The California Labor Code, like the FLSA, provides that “[a]ny work in excess of eight hours in one workday and . . . 40 hours in any one workweek . . . shall be compensated at the rate of no less than one and one-half times the regular rate of pay....” Cal. Lab. Code § 510(a). An employee receiving less than the legal overtime compensation application to the employee is entitled to recover the unpaid balance in a civil action. Id. § 1194. Defendants argue that plaintiff is exempt from overtime pay as a “personal attendant” under Industrial Welfare Commissioner (IWC) Wage Order Number 15. Motion at 15.

“Under California law, exemptions from statutory mandatory overtime provisions are narrowly construed.” United Parcel Service Wage & Hour Cases, 190 Cal.App.4th 1001, 1014-15 (Cal.Ct.App. 2010). “Moreover, exemptions are affirmative defenses, and therefore, the employer bears the burden of proving an employee is properly designated as exempt.” Id. (emphasis in original). “We construe wage orders, as quasi-legislative regulations, in accordance with the standard rules of statutory interpretation.” Bearden v. U.S. Borax, Inc., 138 Cal.App.4th 429, 435 (Cal.Ct.App. 2006). “IWC’s wage orders are entitled to extraordinary deference, both in upholding their validity and in enforcing their specific terms.” Brinker Restaurant Corp. v. Superior Court, 53 Cal. 4th. 1004, 1027 (Cal. 2012) (quoting Martinez v. Combs, 49 Cal.4th 35, 61 (Cal. 2010)) (internal quotation mark omitted). “[T]he relevant wage order provisions must be interpreted in the manner that best effectuates that protective intent.” Id. Our analysis begins with the text of the statute; the statute’s words must be assigned their usual and ordinary meanings and evaluated in context. Martinez, 49 Cal.4th at 51. If the plain meaning is unambiguous, the inquiry ends there. Id. However, “if the language allows more than one reasonable construction, we may look to such aids as the legislative history of the measure and maxims of statutory construction.” Id. Wage Order Number 15 provides the following definition for personal attendant:

Personal attendant includes baby sitters and means any person employed by a private householder or by any third party employer recognized in the health care industry to work in a private household, to supervise, feed, or dress a child or person who by reason of advanced age, physical disability, or mental deficiency needs supervision. The status of ‘personal attendant’ shall apply when no significant amount of work other than the foregoing is required.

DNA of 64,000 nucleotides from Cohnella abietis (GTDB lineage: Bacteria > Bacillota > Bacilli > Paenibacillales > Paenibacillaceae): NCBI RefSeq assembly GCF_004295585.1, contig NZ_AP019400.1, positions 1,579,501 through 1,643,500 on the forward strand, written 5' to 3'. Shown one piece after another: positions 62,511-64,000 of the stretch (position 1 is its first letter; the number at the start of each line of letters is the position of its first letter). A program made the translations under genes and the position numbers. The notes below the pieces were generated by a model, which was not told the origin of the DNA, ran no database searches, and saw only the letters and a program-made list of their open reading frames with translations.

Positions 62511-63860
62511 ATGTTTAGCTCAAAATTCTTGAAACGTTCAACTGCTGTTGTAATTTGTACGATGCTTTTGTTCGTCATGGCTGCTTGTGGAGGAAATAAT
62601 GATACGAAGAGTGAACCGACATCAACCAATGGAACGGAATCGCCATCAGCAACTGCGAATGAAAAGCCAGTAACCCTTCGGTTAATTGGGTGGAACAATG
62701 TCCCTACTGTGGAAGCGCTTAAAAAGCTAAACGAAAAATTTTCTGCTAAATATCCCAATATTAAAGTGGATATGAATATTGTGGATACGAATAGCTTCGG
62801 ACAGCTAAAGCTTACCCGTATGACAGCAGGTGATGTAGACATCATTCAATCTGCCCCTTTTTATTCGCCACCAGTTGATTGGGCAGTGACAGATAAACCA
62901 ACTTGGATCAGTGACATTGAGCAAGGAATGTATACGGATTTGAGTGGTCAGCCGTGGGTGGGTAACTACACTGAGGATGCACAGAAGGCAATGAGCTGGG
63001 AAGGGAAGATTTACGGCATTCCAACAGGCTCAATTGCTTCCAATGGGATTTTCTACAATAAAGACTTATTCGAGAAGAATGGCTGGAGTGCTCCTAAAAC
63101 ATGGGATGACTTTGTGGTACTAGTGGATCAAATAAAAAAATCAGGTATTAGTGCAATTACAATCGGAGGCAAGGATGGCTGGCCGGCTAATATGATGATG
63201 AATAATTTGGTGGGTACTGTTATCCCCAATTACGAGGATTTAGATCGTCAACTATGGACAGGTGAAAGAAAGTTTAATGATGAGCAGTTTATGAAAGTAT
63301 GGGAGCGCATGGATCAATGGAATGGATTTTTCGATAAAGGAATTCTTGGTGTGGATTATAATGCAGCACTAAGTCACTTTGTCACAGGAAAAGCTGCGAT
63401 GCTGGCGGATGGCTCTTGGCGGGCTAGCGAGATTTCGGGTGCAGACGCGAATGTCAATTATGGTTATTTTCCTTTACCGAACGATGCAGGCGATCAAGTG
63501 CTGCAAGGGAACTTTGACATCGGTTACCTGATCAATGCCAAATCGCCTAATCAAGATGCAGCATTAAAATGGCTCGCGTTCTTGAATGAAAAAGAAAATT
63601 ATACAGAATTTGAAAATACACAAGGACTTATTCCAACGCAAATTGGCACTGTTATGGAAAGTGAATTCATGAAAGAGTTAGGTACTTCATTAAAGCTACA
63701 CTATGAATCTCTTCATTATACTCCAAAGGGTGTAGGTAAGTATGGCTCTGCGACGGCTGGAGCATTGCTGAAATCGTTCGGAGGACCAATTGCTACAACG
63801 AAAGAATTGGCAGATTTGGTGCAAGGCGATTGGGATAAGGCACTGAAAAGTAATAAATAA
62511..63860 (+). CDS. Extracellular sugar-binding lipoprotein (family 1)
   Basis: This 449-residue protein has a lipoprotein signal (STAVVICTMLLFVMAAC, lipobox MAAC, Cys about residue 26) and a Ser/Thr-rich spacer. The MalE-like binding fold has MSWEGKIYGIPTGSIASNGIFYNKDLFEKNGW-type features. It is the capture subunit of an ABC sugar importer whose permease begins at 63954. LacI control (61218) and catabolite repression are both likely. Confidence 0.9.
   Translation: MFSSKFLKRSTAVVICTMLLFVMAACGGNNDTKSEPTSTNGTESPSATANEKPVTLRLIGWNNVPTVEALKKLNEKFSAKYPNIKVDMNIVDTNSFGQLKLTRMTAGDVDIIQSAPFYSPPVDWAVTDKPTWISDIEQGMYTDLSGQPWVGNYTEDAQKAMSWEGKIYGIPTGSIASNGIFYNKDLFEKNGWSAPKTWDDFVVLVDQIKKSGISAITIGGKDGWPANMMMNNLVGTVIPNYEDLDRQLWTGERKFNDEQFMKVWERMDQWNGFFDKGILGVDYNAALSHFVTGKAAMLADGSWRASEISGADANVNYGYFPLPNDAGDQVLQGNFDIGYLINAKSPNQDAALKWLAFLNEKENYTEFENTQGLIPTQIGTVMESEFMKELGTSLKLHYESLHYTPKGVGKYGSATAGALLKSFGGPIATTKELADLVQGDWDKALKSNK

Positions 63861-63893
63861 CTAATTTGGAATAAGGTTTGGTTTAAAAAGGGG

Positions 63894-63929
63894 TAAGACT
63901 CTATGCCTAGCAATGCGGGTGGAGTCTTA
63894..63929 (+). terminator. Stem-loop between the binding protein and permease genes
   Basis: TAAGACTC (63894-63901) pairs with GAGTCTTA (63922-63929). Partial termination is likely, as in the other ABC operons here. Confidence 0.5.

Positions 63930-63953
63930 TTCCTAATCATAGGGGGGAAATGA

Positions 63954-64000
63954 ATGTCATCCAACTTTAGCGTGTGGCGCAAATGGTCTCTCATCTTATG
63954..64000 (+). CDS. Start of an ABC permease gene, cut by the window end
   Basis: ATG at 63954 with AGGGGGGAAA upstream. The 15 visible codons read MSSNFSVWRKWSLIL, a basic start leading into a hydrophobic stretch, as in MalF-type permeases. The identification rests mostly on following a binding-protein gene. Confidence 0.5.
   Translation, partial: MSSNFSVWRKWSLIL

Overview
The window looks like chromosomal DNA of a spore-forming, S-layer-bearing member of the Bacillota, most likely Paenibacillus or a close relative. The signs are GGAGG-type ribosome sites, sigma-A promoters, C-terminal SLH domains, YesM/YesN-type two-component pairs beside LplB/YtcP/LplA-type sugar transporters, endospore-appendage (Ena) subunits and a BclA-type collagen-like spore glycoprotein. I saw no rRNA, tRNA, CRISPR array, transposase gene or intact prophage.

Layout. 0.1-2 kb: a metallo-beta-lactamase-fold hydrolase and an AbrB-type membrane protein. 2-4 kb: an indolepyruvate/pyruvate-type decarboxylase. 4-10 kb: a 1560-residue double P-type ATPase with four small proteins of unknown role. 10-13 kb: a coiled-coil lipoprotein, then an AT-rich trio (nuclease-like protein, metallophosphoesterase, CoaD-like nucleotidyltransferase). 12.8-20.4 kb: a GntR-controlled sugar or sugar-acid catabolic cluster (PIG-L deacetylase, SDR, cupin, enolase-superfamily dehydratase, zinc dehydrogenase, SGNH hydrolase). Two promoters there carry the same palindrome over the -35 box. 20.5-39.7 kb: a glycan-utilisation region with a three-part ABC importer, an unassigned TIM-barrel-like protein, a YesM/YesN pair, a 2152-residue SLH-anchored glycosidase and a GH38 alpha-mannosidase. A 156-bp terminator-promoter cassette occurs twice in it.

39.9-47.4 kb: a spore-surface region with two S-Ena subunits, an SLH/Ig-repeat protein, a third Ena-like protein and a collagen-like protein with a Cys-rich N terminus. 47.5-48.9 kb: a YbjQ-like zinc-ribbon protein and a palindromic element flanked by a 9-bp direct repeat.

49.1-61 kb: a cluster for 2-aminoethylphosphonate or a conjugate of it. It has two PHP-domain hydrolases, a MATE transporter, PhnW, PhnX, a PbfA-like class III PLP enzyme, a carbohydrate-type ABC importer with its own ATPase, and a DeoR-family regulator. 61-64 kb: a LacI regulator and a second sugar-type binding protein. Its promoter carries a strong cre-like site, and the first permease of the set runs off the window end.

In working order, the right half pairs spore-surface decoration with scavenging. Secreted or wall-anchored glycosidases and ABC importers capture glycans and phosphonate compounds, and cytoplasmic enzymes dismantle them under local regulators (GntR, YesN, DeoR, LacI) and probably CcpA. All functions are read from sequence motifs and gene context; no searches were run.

Cal. Code Regs., tit 8, § 11150, subd. 2(J).

Defendants maintain that the work of a personal attendant need not take place inside a private household. Motion at 8. However, the exemption’s language is unambiguous. The Wage Order defines a “personal attendant” as an employee who works “in a private household.” Id. The “usual and ordinary” meaning of the word “in” is “to or toward the inside especially of a house or other building.” Merriam- Webster’s Collegiate Dictionary 627 (11th ed. 2012). There is no ambiguity in this language, and so “the IWC is presumed to have meant what it said, and the plain meaning of the language governs.” Cash v. Winn, 205 Cal.App.4th 1285, 1297 (Cal.Ct.App. 2012) (citation omitted).

Thus, to qualify under the personal attendant exemption, plaintiff must have worked “in a private household, ” meaning “inside” the household. Again, there remain disputed material facts as to where plaintiff performed his services. Plaintiff claims that he never went inside the clients’ homes and was instructed that he could not enter the clients’ homes. Palana Decl. ¶¶ 4-5. And defendants assert that he performed some work inside the clients’ homes. “Determining whether or not all of the elements of the exemption have been established is a fact-intensive inquiry. The appropriateness of any employee’s classification as exempt must be based on a review of the actual job duties performed by that employee.” Guerrero v. Superior Court, 213 Cal.App.4th 912, 956 (Cal.Ct.App. 2013) (quoting United Parcel Service Wage & Hour Cases, 190 Cal.App.4th at 1014-15). Accordingly, the Court DENIES defendants’ motion for summary judgment as to this issue.

B. Meal and Rest Breaks

Defendants assert that plaintiff was exempt from meal and rest breaks under Wage Order 15. Motion at 19. The Court has found that defendants have not met their burden to show that plaintiff is exempt as a personal attendant under Wage Order 15. Accordingly, the Court cannot award defendants’ summary judgment on this issue and must DENY this motion as to this claim.

C. Unfair Competition and Declaratory Relief

Defendants argue that they must also be granted summary judgment as to plaintiff’s unfair competition claim and request for declaratory relief because they are derivative of his other claims. As the Court cannot grant defendants’ summary judgment as to plaintiffs’ other claims, it must also DENY summary judgment as to these issues.


For the foregoing reasons, the Court DENIES defendants’ motion for summary judgment as to plaintiffs claims for failure to compensate their employees for overtime and meal and rest breaks in violation of the FLSA, California Labor Code, and California Business & Professions Code.